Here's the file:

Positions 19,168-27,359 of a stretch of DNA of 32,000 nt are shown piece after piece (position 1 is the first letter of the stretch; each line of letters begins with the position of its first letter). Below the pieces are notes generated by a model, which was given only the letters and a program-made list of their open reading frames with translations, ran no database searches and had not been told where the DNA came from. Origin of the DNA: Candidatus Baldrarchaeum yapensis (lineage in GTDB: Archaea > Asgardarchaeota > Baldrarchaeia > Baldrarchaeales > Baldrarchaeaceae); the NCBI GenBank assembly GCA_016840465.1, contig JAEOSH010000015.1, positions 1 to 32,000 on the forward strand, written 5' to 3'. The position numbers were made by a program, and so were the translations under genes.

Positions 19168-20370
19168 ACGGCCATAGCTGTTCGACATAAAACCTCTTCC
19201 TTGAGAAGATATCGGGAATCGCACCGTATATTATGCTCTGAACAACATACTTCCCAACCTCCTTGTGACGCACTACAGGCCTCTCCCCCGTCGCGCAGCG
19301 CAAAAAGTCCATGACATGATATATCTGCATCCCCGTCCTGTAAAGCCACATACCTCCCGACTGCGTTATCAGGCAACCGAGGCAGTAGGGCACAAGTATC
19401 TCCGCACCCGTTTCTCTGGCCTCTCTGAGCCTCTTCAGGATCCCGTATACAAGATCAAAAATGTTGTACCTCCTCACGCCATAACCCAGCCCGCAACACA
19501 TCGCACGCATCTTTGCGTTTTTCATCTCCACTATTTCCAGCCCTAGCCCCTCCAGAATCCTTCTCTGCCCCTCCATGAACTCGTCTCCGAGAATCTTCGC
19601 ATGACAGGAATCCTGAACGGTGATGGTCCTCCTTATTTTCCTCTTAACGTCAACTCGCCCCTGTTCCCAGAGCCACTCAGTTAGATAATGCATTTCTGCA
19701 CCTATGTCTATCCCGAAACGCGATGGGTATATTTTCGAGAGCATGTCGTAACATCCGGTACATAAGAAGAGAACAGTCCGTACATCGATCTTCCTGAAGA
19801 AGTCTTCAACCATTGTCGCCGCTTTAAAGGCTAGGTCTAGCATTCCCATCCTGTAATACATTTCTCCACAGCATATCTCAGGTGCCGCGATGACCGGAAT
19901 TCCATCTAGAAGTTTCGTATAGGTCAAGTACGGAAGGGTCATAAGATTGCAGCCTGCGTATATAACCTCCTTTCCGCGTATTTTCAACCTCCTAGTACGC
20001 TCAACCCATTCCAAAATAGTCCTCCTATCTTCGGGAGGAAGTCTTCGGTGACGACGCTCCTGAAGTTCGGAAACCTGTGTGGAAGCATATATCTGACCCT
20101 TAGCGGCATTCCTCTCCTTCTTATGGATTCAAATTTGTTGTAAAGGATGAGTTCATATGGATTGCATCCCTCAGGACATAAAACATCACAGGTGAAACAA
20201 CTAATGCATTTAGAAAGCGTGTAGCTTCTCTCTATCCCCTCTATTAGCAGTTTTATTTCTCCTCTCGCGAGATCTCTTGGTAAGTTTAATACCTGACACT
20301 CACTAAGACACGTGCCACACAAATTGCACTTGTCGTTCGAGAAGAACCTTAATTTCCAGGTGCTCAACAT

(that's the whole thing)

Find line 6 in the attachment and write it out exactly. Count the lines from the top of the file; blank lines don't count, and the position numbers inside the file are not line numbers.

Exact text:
19401 TCCGCACCCGTTTCTCTGGCCTCTCTGAGCCTCTTCAGGATCCCGTATACAAGATCAAAAATGTTGTACCTCCTCACGCCATAACCCAGCCCGCAACACA